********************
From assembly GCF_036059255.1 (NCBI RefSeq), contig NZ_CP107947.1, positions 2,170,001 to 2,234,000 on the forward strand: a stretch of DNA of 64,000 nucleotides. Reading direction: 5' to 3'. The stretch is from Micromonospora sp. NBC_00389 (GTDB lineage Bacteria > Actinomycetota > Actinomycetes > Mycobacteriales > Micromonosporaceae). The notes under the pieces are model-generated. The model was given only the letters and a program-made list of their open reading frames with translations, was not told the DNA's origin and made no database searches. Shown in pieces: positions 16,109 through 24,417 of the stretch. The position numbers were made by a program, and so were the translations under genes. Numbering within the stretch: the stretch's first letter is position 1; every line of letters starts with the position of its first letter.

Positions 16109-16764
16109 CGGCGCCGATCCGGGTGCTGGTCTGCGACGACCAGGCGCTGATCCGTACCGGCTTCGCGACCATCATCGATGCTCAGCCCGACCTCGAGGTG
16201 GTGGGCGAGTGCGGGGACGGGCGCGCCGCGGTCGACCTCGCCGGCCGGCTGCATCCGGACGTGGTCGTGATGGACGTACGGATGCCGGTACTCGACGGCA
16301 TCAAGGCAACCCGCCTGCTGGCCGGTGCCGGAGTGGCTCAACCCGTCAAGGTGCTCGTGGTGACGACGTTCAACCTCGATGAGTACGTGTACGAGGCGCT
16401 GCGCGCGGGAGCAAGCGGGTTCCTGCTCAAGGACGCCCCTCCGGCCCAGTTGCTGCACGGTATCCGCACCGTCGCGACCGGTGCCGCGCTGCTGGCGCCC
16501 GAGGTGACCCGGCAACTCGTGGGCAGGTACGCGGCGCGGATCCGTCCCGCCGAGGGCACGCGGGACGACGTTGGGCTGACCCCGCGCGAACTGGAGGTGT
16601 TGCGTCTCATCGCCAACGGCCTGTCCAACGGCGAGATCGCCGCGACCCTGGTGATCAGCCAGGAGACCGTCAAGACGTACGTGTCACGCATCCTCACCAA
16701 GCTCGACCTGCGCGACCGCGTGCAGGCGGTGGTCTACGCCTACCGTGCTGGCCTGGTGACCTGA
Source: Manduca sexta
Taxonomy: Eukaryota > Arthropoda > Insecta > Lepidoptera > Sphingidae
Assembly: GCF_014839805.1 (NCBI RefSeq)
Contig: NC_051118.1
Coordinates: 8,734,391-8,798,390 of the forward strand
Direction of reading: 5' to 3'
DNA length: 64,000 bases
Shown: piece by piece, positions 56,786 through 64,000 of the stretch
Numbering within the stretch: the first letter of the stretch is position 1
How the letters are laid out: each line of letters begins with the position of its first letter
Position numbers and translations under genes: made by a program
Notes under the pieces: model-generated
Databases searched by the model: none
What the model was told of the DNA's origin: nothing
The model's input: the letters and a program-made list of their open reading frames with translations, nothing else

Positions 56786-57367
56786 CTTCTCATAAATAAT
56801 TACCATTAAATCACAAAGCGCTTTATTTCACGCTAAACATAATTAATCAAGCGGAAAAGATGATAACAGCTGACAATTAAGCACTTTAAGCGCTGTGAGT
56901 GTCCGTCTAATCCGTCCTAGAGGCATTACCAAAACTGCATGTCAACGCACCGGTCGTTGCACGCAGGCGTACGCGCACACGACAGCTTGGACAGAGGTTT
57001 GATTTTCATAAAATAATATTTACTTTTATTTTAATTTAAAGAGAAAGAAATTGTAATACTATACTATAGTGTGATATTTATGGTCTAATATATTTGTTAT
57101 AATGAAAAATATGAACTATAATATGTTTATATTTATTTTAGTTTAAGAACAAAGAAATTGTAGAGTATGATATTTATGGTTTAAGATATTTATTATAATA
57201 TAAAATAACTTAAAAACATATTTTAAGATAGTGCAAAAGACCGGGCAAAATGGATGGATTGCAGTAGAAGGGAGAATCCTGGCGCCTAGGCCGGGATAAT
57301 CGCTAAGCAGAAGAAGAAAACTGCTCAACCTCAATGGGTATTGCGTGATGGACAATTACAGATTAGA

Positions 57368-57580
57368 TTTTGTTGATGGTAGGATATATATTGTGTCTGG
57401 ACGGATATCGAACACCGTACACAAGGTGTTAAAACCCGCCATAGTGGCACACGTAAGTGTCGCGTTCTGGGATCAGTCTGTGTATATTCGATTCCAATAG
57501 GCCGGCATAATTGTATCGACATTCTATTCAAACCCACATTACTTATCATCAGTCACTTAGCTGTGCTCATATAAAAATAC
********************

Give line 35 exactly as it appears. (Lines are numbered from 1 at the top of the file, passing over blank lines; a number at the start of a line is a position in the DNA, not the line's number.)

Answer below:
57401 ACGGATATCGAACACCGTACACAAGGTGTTAAAACCCGCCATAGTGGCACACGTAAGTGTCGCGTTCTGGGATCAGTCTGTGTATATTCGATTCCAATAG